NAB Show Demo To Show Power of SHVC Encoding in ATSC 3.0 Ecosystem

LAS VEGAS –TV broadcasters who have wondered what all the hoopla is about when it comes to delivering IP packets as part of Next-Gen TV service rather than today’s MPEG Transport Stream via ATSC 1.0 may want to take the time to visit the Convergence TV Project demo in the NAB Futures Park (booth N1531FP) at the 2018 NAB Show next week.

There, five French companies and two research institutes will put on a joint demonstration of scalable High Efficiency Video Coding, otherwise known as SHVC, for audio and video compression. By encoding with SHVC, which is supported as part of the newly approved ATSC 3.0 standard, TV broadcasters can elect to send certain IP packets over the air and others over the top to connected TVs.

  The ATSC 3.0 demo will be NAB Show booth N1531FP . 

  The ATSC 3.0 demo will be NAB Show booth N1531FP . 

For broadcasters evaluating how best to use their over-the-air bits, SHVC will make it possible to pack more services –whether that’s more OTA channels, new data services or mobile TV—into their 6MHz channel without compromising the delivery of signals to the home TV.

SHVC makes that possible by enabling a base layer of service to be sent over the air and an enhancement layer to be delivered over the top to internet-connected TVs. Thus, broadcasters are relieved from the burden of carrying the full load of IP packets needed to make, for instance, a 4K UHD HDR picture, while maintaining the ability to deliver 4K UHD HDR to the home where the OTA base layer and OTT enhancement layer are added back together.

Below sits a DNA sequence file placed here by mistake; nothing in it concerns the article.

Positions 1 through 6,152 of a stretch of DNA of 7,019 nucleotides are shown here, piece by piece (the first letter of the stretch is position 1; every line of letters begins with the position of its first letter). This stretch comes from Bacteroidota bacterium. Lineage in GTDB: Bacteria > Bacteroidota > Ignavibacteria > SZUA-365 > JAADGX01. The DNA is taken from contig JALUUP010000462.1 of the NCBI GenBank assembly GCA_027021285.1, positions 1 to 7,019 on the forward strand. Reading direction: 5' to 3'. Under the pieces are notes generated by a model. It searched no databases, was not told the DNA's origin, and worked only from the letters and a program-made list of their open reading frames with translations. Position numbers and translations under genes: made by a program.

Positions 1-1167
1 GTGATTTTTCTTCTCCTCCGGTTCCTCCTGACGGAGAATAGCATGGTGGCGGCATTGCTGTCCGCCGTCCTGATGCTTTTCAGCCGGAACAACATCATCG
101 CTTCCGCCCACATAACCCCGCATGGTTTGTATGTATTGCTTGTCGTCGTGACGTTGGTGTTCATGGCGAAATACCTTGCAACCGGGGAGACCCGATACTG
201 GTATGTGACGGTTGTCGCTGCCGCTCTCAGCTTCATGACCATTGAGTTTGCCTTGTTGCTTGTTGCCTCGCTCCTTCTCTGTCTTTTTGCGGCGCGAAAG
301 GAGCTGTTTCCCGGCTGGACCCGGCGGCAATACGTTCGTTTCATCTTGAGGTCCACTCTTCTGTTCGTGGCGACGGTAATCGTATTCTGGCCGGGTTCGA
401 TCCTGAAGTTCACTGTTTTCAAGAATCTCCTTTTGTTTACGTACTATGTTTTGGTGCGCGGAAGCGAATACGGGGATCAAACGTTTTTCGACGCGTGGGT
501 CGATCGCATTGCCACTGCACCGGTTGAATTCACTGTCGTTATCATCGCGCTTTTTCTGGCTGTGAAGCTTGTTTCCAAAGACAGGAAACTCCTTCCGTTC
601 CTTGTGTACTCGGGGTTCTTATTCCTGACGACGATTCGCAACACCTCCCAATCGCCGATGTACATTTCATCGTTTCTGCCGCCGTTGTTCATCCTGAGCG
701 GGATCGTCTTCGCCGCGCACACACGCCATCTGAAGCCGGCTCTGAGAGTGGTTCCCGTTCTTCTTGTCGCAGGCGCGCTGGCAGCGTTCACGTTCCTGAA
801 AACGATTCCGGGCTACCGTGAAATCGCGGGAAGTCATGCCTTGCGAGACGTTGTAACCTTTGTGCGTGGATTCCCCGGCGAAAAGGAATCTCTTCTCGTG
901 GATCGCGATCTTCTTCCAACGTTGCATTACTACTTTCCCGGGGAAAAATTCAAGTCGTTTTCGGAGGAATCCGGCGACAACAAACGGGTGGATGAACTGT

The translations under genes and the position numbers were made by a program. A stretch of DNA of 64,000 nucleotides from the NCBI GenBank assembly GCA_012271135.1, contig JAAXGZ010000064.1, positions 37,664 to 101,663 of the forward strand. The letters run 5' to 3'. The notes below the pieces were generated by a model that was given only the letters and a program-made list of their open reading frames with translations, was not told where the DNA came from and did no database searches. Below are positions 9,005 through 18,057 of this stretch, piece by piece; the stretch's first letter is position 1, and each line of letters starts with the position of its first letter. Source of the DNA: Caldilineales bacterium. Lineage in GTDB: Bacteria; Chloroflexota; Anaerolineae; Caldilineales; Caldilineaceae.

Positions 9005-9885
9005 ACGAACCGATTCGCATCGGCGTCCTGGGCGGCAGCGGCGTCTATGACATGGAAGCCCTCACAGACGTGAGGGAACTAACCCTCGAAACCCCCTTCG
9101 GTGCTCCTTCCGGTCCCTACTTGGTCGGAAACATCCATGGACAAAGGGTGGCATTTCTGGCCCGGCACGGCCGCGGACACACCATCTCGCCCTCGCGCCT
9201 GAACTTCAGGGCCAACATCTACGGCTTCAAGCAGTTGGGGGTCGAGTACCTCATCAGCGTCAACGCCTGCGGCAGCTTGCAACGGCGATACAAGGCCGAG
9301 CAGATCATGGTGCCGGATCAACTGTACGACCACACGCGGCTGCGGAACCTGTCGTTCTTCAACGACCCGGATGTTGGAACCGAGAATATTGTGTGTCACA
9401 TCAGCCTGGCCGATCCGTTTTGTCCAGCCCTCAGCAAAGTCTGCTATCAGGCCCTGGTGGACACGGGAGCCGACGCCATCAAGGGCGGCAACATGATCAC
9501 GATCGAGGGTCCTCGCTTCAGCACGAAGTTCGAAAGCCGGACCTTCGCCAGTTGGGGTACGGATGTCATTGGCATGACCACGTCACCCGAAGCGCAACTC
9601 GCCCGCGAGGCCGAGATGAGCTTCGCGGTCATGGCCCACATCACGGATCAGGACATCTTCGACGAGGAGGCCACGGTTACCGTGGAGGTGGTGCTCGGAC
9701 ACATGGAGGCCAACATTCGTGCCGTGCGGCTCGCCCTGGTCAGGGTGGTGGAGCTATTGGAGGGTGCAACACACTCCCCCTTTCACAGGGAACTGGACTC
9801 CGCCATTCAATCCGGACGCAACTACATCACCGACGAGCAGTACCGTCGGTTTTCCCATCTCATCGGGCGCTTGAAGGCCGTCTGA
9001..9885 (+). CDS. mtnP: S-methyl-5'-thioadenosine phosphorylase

Essentially, SHVC as part of ATSC 3.0 will allow TV broadcasters to have their cake and eat it, too. In other words, they will be able to deliver the highest quality video and audio to the home while preserving their ability to deliver more services over the air.

[Read: Sinclair Taps ATEME For ATSC Encoding]

This base-enhancement layer combo should also allow broadcasters to overcome one of the biggest reasons Mobile DTV failed: simulcasting and broadcast rights.

James Goodmon Sr., Capitol Broadcasting CEO and Chairman of the Board, recounted the problem during a recent demo of NBCOlympics’ 4K UHD coverage from PyeongChang, South Korea, being delivered over the air from an experimental 3.0 station WRAL is running.

Goodmon told those gathered for the demo that the only way to deliver Mobile DTV in an ATSC 1.0 (A/53) era was with a simulcast of a separate service relying on A/153. Red flags went up for affiliates when the legal teams of their network partners insisted the A/153 transmission was a separate channel, and that the affiliates had not acquired the rights to simulcast their main channel on this new mobile channel. With SHVC as part of ATSC 3.0, no simulcast is necessary.

The objective of the NAB demo will be to show delivery of a full UHD service using an OTA ATSC 3.0 broadcast for HD HDR service and a 3.0 broadband path for enhancing the service from HD to 4K UHD with HDR. On the reception side of the equation, a normal ATSC 3.0 TV will display the HD HDR service, and a PC-based hybrid receiver prototype will combine the base and enhancement layers to display 4K UHD HDR.

The demo will also illustrate that it is possible for a regular HEVC-enabled TV set to decode the SHVC base layer without needing an upgrade, thus underscoring the backward compatibility of SHVC.

The Convergence TV Project, sponsored by the French government and two local councils, is the work of five tech companies, including TeamCast, ATEME, Broadpeak, Motion Spell and TDF. Two prestigious French academic research institutes, INSA Rennes and Telecom Paristech, are also a part of the project.

Samsung is supporting the NAB demo by providing the ATSC 3.0 TV set to demonstrate backward compatibility.

Visit the demonstration at NAB Show booth N1531FP.

For a comprehensive list of TV Technology’s ATSC 3.0 coverage, see our ATSC3 silo.

Phil Kurz

Phil Kurz is a contributing editor to TV Tech. He has written about TV and video technology for more than 30 years and served as editor of three leading industry magazines. He earned a Bachelor of Journalism and a Master’s Degree in Journalism from the University of Missouri-Columbia School of Journalism.